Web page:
Wall Street Pares Early Losses to End Flat

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Wall Street Pares Early Losses to End Flat

US stocks ended mostly unchanged as investors focused on the latest batch of second quarter corporate earnings, and reports that the economy grew at a faster pace in the second quarter.

The Dow Jones Industrial Average pared losses after dropping more than 100 points in early morning trading to end flat at 17,745.58 points.

The S&P 500 Index ended almost unchanged at 2108.66 points with six of its ten Key sectors ending higher on the day. Losses in Energy and transport offset gains in materials and utilities.

The Nasdaq Composite ended 17.05 points or 0.3% higher at 5,128.78 points.

“Earnings haven’t been great,” John Canally, investment strategist at LPL Financial, told Reuters.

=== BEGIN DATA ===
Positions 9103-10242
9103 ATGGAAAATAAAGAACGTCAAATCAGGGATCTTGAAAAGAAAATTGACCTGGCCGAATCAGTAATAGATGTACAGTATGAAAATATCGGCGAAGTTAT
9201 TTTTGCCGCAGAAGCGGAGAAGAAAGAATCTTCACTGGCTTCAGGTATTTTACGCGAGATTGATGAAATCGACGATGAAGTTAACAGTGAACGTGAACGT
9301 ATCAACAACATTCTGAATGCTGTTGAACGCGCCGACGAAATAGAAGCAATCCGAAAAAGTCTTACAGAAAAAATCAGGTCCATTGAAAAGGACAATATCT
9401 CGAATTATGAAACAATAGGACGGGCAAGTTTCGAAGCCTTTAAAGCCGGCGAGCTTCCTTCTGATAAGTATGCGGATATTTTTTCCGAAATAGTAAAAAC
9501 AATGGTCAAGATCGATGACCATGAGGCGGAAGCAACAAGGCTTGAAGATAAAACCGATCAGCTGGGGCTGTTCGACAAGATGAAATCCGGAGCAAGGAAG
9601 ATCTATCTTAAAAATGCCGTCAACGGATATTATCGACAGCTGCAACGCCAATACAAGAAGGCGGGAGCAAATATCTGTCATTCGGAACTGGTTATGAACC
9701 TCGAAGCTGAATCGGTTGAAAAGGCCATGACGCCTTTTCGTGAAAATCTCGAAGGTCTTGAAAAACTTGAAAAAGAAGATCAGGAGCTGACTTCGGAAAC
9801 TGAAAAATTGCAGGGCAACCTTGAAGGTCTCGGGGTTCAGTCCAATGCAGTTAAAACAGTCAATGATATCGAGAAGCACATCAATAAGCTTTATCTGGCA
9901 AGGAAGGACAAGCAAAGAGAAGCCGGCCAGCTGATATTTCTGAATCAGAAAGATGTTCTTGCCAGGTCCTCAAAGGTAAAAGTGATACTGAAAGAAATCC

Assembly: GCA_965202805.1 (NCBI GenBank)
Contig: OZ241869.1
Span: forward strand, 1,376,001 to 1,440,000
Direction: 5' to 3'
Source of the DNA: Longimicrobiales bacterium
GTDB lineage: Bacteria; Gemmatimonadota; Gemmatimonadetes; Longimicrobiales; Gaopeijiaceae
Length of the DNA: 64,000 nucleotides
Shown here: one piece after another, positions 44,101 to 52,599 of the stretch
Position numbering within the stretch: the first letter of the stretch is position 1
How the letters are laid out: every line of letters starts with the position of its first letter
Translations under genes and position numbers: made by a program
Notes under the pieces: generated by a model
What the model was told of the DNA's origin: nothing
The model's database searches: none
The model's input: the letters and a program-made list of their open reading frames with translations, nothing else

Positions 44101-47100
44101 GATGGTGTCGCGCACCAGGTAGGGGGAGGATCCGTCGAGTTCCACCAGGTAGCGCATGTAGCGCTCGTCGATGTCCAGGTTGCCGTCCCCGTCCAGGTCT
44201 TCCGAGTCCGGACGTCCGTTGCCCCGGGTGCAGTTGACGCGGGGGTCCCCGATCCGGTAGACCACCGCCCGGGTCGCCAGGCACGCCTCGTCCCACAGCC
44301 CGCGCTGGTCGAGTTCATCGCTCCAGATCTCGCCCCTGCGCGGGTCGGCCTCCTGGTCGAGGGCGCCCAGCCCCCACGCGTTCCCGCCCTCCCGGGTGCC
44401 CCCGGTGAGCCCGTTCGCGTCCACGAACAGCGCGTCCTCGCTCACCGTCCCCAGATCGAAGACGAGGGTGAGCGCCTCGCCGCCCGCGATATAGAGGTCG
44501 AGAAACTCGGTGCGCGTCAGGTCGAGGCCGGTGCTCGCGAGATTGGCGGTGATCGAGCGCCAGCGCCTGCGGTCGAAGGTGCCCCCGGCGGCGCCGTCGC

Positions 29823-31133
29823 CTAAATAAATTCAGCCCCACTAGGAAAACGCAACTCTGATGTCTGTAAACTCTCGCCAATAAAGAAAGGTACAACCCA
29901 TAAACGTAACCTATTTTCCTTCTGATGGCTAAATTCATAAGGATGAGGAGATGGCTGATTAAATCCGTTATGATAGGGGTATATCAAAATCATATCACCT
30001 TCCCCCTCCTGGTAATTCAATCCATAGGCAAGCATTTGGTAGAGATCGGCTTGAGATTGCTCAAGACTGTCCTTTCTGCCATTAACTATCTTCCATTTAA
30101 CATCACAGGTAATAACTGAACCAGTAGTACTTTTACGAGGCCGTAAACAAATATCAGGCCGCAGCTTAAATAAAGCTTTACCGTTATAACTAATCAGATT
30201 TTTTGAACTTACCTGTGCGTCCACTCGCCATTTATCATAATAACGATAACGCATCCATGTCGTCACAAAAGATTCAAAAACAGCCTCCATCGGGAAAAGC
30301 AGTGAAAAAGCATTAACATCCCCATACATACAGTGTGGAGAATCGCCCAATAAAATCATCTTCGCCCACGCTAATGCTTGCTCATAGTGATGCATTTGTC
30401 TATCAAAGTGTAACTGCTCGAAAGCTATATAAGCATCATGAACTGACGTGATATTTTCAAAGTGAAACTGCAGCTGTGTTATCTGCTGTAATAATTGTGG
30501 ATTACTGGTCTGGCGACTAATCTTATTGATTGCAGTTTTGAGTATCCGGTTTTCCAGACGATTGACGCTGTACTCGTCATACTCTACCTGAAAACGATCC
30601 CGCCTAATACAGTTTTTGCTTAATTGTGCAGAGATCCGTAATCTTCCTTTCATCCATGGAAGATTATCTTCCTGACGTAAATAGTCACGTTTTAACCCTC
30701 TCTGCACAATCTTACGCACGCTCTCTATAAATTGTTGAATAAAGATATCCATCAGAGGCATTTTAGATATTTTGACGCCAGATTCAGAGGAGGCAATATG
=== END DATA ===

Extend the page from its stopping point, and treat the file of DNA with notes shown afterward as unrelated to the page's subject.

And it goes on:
“We are in a slow-growth environment and anything that knocks that down further is not a plus for the market.

The Commerce department reported Thursday that US economic growth had picked up pace in the second quarter with a growth in consumer spending offsetting drags from reduced business expenditure on equipment.

According to the report Gross Domestic product expanded by a annualized rate of 2.3% in the there months ending in June while first quarter GDP growth was increased to 0.6% after it was reported to have shrunk by 0.2% earlier.

Separately, the Labor Department reported that the number of new filings for jobless benefits rose last week after hitting a 40 year low. The levels however remained at multi-decade lows showing that the economy was firmly in an upward trajectory.

The strong economic data increased trader uncertainty during Thursday’s trading session after a bag of mixed corporate results with the Federal Reserve expected to start its monetary tightening policy later this year.

“This was a very constructive report and given the supportive domestic economic backdrop, we expect this positive momentum in activity to be sustained in the coming months, providing the Fed with the necessary justification to raise rates this year – perhaps as early as September,” Millan Mulraine, deputy chief economist at TD Securities in New York., told Market Watch.

To contact the reporter of the story: Samuel Rae at samuel@forexminute.com